Here's a list of what's been on the table so far, and a little commentary for each:

Volume One, Secret of the Songshell

1. Plumeria Juice: the first thing that Joel was served in Spectraland, this drink is described as being of a "sickly green color" and smelling "like plumeria flowers." He didn't try it, but if he did, he would have found that it was actually quite good, as it tastes something akin to orange juice.

2. Unidentified Brown Soup: described as a "murky brown fluid," Joel didn't eat it, but if he did, he would have found that it tasted similar to miso soup, which is actually something that he likes.

3. Fuzzy Roast Beef: Joel actually did try this, and it was okay! See, Joel, you just need to be a little more adventurous.

4. Lifepods: the staple food of Spectraland, a lifepod is a small, round blue fruit that tastes like banana and watermelon, with a slight minty aftertaste. Everyone, especially Felicity, consumes a lot of it over the course of this and subsequent volumes.  I've even attempted to replicate it here on Earth, with varying degrees of success.

Volume Two: Mystery of the Moonfire

1. Stripeclaw Steak: this was seen being eaten by Chief Raintree in the form of a "big green bone that was shaped like the capital letter A." Made from an animal called, naturally, a stripeclaw, it looks odd but tastes like a cross between beef and pork.

2. Spiral Landing Stew: described as a "black liquid that smelled like old milk" that contained "various pieces of unidentifiable solids (that) bobbled up and down in it like little buoys," this dish is actually...well, yeah, all right, this one is an acquired taste, even for Spectraland natives.

3. Burnt Leg of Bullrat in Sunseed Sauce: this wasn't actually seen or eaten in the story, but the recipe for it was mentioned by Chief Sandthroat. Basically, it tastes like sesame chicken.

Volume Three: Legend of the Loudstone

1. Cloudrunner Six with Extra Crystal: a jet-black alcoholic beverage in the Mono Realm/Six States Beneath the Shroud, which is where most of the action in Volume Three takes place (rather than in Spectraland). Joel, being underage, doesn't try it.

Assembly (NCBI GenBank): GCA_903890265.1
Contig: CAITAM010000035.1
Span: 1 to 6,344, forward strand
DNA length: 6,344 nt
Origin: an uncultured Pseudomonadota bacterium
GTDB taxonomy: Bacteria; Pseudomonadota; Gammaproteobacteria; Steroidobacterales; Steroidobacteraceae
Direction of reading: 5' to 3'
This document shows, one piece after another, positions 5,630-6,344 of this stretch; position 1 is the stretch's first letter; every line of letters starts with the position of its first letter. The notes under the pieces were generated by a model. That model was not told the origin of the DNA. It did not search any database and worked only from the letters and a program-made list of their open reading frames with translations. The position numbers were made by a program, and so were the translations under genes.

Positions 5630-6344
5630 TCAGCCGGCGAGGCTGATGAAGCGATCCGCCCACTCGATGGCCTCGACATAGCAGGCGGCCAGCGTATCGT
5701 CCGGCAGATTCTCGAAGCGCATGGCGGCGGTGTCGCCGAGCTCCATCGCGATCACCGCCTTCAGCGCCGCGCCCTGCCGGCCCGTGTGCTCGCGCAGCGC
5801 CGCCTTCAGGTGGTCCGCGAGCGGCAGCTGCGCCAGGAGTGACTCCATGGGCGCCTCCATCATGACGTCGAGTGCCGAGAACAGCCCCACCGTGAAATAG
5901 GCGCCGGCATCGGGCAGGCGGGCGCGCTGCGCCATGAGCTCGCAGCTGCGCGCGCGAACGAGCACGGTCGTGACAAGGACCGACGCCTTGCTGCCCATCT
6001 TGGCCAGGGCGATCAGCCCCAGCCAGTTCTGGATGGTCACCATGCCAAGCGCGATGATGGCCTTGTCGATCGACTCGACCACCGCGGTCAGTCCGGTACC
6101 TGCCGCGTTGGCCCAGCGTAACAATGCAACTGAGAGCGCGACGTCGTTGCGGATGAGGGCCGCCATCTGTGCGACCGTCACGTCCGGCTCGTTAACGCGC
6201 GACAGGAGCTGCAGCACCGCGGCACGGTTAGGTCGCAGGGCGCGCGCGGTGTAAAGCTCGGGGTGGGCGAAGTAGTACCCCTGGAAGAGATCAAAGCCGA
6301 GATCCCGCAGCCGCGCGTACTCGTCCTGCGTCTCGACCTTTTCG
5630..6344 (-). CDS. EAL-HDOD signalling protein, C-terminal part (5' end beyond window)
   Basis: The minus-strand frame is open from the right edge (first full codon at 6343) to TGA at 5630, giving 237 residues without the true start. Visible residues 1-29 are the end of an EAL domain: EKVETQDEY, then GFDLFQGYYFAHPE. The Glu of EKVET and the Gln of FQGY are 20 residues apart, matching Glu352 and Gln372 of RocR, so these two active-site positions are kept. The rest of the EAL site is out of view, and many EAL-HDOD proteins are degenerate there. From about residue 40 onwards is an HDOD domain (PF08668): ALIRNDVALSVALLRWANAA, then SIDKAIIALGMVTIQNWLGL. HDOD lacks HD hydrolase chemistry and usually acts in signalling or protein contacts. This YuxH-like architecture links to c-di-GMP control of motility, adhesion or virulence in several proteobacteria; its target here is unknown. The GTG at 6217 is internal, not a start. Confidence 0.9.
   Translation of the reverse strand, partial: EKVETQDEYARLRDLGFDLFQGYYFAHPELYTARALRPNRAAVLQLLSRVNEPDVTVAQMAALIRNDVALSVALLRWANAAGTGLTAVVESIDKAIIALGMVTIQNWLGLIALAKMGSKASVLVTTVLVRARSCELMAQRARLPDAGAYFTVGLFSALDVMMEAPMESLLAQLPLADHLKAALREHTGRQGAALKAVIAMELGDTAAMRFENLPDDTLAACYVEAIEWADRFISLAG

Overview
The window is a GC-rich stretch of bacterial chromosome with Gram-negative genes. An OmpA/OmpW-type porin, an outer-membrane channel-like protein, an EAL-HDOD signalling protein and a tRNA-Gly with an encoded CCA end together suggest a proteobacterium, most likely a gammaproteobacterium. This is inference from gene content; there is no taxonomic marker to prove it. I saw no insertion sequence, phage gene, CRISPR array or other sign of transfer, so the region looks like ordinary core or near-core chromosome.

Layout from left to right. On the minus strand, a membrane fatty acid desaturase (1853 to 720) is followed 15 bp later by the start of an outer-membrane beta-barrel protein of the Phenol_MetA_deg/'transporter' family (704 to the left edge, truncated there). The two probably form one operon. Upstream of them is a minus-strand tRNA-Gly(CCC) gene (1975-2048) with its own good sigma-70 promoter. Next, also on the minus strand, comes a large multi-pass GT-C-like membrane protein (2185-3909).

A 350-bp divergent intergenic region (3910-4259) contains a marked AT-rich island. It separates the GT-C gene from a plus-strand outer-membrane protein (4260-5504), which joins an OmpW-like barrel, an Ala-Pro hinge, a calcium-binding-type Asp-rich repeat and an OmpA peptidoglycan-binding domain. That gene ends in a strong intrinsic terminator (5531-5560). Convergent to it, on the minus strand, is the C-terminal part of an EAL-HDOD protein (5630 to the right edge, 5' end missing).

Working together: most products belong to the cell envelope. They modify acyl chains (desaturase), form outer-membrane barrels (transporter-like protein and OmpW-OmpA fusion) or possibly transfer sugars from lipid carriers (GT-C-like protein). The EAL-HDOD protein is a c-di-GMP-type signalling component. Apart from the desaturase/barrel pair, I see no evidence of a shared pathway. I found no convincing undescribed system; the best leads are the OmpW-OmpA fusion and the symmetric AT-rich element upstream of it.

2. Thin Wafers: crispy and tasting like a sugar cookie, this is one of the few things in the other world that Joel actually eats and enjoys.

Volume Four: Fable of the Fatewave

1. Lifepod Cake: invented by Felicity, this is made from lifepods (see above) and flour created by grinding up the cattails from the Groaning Geyser.

2. Rat Skewers: okay, I admit, these don't sound very appetizing ("small rat-like animals that had been burnt, skewered, and drizzled in a thin red sauce that may or may not have been blood"), but they're really not all that bad...if your name is Andrew Zimmern or Bear Grylls. Just kidding. Mostly.

3. Lifepod Wine: another lifepod-based creation, this is an alcoholic drink that was actually replicated here on Earth for the Volume One relaunch party back in 2013.

And there you have it! So, if you're ever lucky enough to find yourself in Spectraland or the surrounding areas during your lifetime, don't let Joel and Felicity's experiences deter you from trying the food. You might just discover a new and surprisingly tasty culinary experience.

Thursday, June 27, 2019

Glorified Release Party Recap

The Glorified launch party was epic! If a picture is worth a thousand words, then prepare yourself for a 6000+-word post.
The night kicked off with Matt Danger of Ninjas With Syringes and No Pants Records, laying down a tasty solo acoustic set.
Next up were The Fauxriginals with their awesome hooks and killer vocal harmonies.
They were followed by The Doom Generation, who rocked the house.
Second Player Score then proceeded to take the stage, where we performed every song off of Glorified, in order, accompanied by our brand-new anime teaser trailer and video game montage.
All SPS photos courtesy of Neko Sixx
We even had a very special guest guitarist - Adam Tolentino from Hawaii - join us on our last song.
Then, after a pause to give away the Glorified guitar, we finished the night with a cover of Stereopony's "Hitohira No Hanabira." We had a great time and would like to thank the bands who played, everyone at Lola's Room/Crystal Ballroom for having us, and all of our fans, friends, and family (some of whom flew all the way out from Michigan!) for coming to the show and helping us celebrate. Now, on to albums four and five!*

* Yes, we're writing both of them at the same time